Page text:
Archive for the ‘Middle East’ Category

Michael Oren is one of my favorite writers. A great historian, he manages to compile long and complicated histories in a fairly simple, and easily digestible way. Despite it having sat on my shelf for a number of years, I finally read Six Days of War,” fairly recently. It is a history textbook, inundated with dates and figures, yet at the same time, it is a true page turner.

In addition to his writing, Oren is a charismatic speaker, as well. I recently heard him speak about the strategic threats that Israel faces today. The first of these threats, of course, is Iran. One argument that is raised against an Israeli attack on Iranian nuclear facilities is that states are rational actors, and Iran would not benefit, to say the least, from sending nuclear missiles at another nuclear state.

As Oren illustrated, the issue is deeper than that. Were Iran to nuclearize, it would be able to put the region under nuclear alert, at whim. This sort of toying with Israel would have far reaching repercussions. Apart from destroying the tourist industry, the results of the IDF being on constant high alert would cost the state enormous amounts of money, all the while affecting a near total cessation of market activity, leading to an even greater economic disaster. This, of course, in addition to the arms race that would be launched among Israel’s neighbors, most of whom are not particularly friendly to the Jewish state (This was outlined in article for The New Republic, which Oren co-wrote with Yossi Klein Halevi).

Still on the subject of military threats, Oren addressed the issue of missiles. As mentioned, Israel’s north has been hit hard by missiles, most recently during the summer of 2006, and Hamas can now reach major Israel cities, shooting from Gaza. One of the strongest strategic arguments against Israeli withdrawals, one that was made in 2005, is that territory ceded will serve as a base for missiles that will be launched at Israeli residential areas.

Oren, a proponent of unilateral withdrawals, said that Israel has systems to thwart such attacks, and upon deployment of these systems in the near future, Hamas’s use of short range missiles will be neutralized. He mentioned two systems that will work in tandem to combat the missile threat. First, the Iron Dome, set to be operational by 2010, detects an incoming missile and launches an anti-missile missile to intercept it. The second, based on the M61 Vulcan, destroys incoming projectiles by shooting a high number of rounds per second, eliminating them in mid-air. However, even if these systems are effective, it seems the government has acted in typical Israeli fashion, and woken up very late.

With regards to prospects for peace, Oren briefly promoted the idea of developing Palestinian industry and education, and bolstering their moderate leadership. Again, I am confounded. No, he did not mention Mahmoud Abbas or Fatah as these moderates, but this statement nonetheless confounds me. But to which moderates is he referring? Assuming there are moderate figures somewhere in the Palestinian leadership, what good is it to help them if they have no public support? Did the numerous gestures towards Abbas serve as a moderating influence on Palestinian society? As Robert Kaplan asks, do they even want to be in a position in which statehood would be a real possibility?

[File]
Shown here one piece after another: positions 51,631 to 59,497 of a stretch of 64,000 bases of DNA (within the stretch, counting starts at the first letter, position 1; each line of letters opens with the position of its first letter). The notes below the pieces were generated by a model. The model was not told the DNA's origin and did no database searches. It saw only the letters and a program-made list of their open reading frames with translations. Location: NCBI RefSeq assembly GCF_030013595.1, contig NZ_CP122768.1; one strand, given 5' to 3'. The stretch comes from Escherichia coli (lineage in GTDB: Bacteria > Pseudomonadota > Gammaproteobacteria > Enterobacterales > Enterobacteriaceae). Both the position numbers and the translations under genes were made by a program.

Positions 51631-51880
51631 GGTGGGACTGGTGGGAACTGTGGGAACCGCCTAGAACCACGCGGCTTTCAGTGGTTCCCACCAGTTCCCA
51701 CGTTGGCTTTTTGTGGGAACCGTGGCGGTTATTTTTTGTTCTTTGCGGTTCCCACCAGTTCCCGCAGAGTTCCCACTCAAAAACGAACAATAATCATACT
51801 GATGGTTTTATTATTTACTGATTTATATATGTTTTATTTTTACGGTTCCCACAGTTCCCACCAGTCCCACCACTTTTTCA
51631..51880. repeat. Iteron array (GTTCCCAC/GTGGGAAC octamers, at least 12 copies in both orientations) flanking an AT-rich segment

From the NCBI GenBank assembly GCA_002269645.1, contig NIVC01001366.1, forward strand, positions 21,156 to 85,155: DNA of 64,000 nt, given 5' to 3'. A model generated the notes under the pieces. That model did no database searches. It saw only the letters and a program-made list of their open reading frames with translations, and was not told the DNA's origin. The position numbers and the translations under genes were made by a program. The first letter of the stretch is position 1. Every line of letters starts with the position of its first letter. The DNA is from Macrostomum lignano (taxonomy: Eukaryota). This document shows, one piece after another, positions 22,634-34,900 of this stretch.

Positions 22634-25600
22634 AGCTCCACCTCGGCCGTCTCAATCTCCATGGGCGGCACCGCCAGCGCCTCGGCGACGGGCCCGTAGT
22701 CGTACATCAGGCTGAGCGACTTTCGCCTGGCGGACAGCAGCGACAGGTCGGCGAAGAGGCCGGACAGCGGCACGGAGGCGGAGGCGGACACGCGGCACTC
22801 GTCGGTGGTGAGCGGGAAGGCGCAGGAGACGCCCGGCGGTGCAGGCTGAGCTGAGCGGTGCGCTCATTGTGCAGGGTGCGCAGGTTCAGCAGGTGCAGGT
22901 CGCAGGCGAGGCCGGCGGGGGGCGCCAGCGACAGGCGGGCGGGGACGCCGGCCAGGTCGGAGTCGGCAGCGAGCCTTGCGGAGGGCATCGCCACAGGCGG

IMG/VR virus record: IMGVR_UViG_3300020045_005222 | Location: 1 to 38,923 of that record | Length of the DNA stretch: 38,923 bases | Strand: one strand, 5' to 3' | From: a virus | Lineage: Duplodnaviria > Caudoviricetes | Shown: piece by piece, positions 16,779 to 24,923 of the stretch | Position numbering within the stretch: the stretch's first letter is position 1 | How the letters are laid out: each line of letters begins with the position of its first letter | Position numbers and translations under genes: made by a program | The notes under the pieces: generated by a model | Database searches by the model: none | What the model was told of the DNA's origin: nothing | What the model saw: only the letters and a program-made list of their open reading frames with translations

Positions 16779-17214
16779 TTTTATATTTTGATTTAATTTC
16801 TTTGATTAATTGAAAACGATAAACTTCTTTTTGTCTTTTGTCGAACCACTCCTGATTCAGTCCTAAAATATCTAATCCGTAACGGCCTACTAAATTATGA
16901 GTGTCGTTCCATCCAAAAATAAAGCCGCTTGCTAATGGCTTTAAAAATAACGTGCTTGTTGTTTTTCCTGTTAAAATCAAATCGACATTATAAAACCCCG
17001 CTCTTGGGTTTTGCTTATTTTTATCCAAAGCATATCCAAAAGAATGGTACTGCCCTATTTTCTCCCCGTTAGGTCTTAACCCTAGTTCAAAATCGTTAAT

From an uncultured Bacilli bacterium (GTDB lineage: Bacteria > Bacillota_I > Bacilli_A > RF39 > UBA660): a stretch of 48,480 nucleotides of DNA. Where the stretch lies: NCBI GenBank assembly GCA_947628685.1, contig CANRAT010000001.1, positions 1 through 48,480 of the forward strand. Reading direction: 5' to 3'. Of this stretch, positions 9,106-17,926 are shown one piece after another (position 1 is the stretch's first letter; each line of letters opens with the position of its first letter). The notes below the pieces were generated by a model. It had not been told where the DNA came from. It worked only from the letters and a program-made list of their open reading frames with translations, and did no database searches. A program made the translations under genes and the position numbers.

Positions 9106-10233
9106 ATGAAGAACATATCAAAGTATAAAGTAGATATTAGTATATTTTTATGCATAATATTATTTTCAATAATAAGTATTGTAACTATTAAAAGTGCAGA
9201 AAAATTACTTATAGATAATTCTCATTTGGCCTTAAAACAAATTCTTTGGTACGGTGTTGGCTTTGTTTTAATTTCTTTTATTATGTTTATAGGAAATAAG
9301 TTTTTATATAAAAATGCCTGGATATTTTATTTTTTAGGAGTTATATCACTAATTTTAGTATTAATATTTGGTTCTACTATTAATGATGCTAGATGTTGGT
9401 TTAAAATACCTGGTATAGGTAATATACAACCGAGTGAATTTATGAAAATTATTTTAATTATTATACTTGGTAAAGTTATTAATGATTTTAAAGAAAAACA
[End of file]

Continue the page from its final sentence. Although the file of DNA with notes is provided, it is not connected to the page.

Demographics are becoming more important every day. Jews represent only slightly over 75% of Israeli citizens. Most of the remaining quarter, do not recognize the legitimacy of the Jewish state, and Israel needs an overwhelming majority of Jews in order to maintain its status as the Jewish state. Nevertheless, Oren thinks that the shrinking birthrate of Arab-Israelis, alleviates cause for serious concern regarding Israeli citizens.

When looking at the entire populace between the river and the sea, Israel is approaching the day in which Jews will no longer be a majority. In order to address this problem and ensure a positive demographic balance within the area under Israeli control, Oren foresees a necessity for further Israel unilateral withdrawals from territory beyond the Green Line.

This does not add up. As he said, Israel deployed 55,000 security personnel in order to carry out the withdrawal from Gaza – the largest Israeli military operation since the Yom Kippur War. Within the framework of almost any future withdrawal plan, 80-100,000 Jews will need to leave their homes. Their homes, which are located in the heart of the Jewish ancestral homeland. As Oren himself acknowledged, in light of the difficulties encountered in Gaza, which will be compounded in any future similar action, any Israeli government is extremely unlikely to succeed in carrying out such a plan. Any unilateral withdrawal plan will probably be based on the route of the Security Fence, so unless Oren supports leaving large numbers of Israeli citizens in enemy territory, I am not sure what he is advocating.

All in all, though, Oren’s talk set a very optimistic tone. However, the limited question and answer period did not flesh out the logical gaps in the his illustration of Israel’s situation today. One issue he discussed which did inspire some confidence is water – largely due to the construction of a major desalination plant, Israel might finally be digging its way out of what is still a very dry hole.